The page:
I usually spend Wednesdays at Redskin Park. I was up there all day today; perhaps you've heard why.
It was long, difficult and incredibly depressing.
By the time I arrived, well before noon, the number of media in attendance was double what it usually is. By the time I left around 4:30, it was probably triple. Instead of two reporters, the Washington Post had three reporters and two columnists. Instead of one reporter and one camera person, WRC had three reporters and who knows how many camera people. At one point, I stood in the foyer just inside the main entrance and counted 30 or so people.
Of the 30, I had seen six before in my life.
The media room was packed, such that moving around was difficult. People from Baltimore, Philly, ESPN, and network correspondents showed up.
Obviously, that's the least of anyone's worries. I mention that first because that's how the majority of the day was spent: standing around and waiting.
The Redskins' PR staff did what they could for us; this shouldn't be taken as a dig at them at all. But the simple fact of it was that not many of the players wanted to talk - a situation all of us can understand. Outside of the last press conference of the day with head coach Joe Gibbs and owner Daniel Snyder, we had little warning on when players would speak.
When they did speak, it was a slap back to reality of why all those people were there in the first place.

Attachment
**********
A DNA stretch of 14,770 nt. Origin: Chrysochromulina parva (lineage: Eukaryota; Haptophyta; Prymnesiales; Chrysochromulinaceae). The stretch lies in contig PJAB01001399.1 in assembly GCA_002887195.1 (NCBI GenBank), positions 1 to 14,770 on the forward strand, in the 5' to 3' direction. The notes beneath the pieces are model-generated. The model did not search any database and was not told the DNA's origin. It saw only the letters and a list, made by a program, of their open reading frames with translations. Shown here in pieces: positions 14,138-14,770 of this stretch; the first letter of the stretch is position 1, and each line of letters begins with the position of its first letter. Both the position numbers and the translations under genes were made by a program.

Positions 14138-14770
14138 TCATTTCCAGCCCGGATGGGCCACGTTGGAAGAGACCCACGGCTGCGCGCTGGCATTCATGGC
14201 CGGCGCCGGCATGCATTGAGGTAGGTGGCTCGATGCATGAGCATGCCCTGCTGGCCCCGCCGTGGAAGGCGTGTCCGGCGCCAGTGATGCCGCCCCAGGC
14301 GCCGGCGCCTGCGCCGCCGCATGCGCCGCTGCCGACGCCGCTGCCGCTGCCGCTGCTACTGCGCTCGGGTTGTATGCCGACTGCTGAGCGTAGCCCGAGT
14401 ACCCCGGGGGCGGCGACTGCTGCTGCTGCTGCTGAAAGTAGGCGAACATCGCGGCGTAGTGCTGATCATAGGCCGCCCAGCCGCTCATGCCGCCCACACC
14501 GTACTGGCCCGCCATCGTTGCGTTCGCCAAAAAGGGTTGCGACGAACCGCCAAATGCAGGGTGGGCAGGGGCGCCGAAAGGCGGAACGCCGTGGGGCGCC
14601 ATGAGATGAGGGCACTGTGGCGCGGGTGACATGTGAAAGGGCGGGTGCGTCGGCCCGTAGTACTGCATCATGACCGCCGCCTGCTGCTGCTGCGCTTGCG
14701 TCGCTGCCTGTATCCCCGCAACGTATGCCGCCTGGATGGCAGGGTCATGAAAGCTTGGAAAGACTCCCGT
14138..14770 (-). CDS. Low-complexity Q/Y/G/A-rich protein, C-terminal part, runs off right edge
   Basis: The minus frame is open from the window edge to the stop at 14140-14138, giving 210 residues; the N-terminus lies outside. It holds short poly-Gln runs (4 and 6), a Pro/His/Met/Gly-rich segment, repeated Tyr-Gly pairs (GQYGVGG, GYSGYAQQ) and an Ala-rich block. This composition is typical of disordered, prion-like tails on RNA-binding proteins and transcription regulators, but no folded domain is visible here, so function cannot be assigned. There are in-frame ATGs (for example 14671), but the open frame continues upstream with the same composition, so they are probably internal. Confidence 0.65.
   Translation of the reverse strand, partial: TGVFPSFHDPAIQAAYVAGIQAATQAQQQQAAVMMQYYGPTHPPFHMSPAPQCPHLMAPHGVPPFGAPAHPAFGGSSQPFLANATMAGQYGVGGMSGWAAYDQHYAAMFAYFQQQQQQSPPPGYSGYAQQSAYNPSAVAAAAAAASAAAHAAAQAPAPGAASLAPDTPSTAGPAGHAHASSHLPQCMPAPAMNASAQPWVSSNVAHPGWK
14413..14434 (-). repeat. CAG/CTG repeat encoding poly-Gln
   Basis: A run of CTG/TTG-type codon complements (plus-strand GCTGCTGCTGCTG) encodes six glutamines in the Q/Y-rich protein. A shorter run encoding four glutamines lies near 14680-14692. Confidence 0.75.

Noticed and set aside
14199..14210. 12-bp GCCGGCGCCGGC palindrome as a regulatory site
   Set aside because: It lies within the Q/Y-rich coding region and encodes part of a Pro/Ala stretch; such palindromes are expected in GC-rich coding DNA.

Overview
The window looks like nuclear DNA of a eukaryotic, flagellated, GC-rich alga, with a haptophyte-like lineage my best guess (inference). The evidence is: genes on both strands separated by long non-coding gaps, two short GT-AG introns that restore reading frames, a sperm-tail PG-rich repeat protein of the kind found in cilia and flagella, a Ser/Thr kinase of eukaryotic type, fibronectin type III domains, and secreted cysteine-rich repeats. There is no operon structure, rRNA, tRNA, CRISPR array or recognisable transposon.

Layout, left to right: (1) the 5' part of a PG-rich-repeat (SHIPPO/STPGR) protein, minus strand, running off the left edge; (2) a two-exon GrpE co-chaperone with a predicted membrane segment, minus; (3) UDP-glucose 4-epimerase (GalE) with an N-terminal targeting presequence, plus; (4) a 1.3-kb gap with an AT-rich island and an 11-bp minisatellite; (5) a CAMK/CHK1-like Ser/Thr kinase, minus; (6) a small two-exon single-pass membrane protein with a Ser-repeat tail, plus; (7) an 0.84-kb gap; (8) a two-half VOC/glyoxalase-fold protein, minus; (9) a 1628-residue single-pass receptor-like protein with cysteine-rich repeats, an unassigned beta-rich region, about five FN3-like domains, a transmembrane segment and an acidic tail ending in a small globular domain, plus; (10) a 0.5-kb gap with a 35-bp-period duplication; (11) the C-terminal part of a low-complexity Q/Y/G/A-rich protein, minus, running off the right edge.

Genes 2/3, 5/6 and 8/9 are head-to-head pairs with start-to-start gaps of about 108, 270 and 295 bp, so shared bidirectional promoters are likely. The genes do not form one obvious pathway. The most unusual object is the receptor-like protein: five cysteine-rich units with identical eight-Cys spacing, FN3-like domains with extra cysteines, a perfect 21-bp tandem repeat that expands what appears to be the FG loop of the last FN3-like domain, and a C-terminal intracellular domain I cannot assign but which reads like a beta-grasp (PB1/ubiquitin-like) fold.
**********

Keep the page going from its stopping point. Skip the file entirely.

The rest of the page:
Reed Doughty, the safety who filled in while Sean Taylor recovered from a knee injury, broke down in tears moments before I arrived. Quarterback Jason Campbell did likewise, bowing his head and wiping away a tear. Guard Pete Kendall, an open and frank sort, spoke in hushed tones about how Taylor was one of the first people to greet him after his training-camp trade from the New York Jets.
It was hard to see this from them.
Six days ago, Campbell smiled a bit when I asked him about the Iron Bowl. Earlier in the season, after a win at home, I just happened to walk next to him when leaving the stadium. At FedEx Field, a tunnel leads from the bowels of the stadium to the players' parking lot; fans gather around the mouth of the tunnel to catch a glimpse of their favorite players.
We walked and I said, "So, when we get out of here, are all those people going to be cheering for you, or are they going to be cheering for me?"
He chuckled and said maybe I had some fans too. I slowed down to let him pass and he turned around to say something else with a wide smile on his face. I couldn't really hear him though - by then, the fans had recognized him and all started yelling, "Jason! Jason!"
It's hard to see good people be in so much pain.
I'll let the greater meaning of Taylor's death to people smarter than me.
I only know what I saw: the fallout of it all.
It was not a fun day to be at Redskin Park.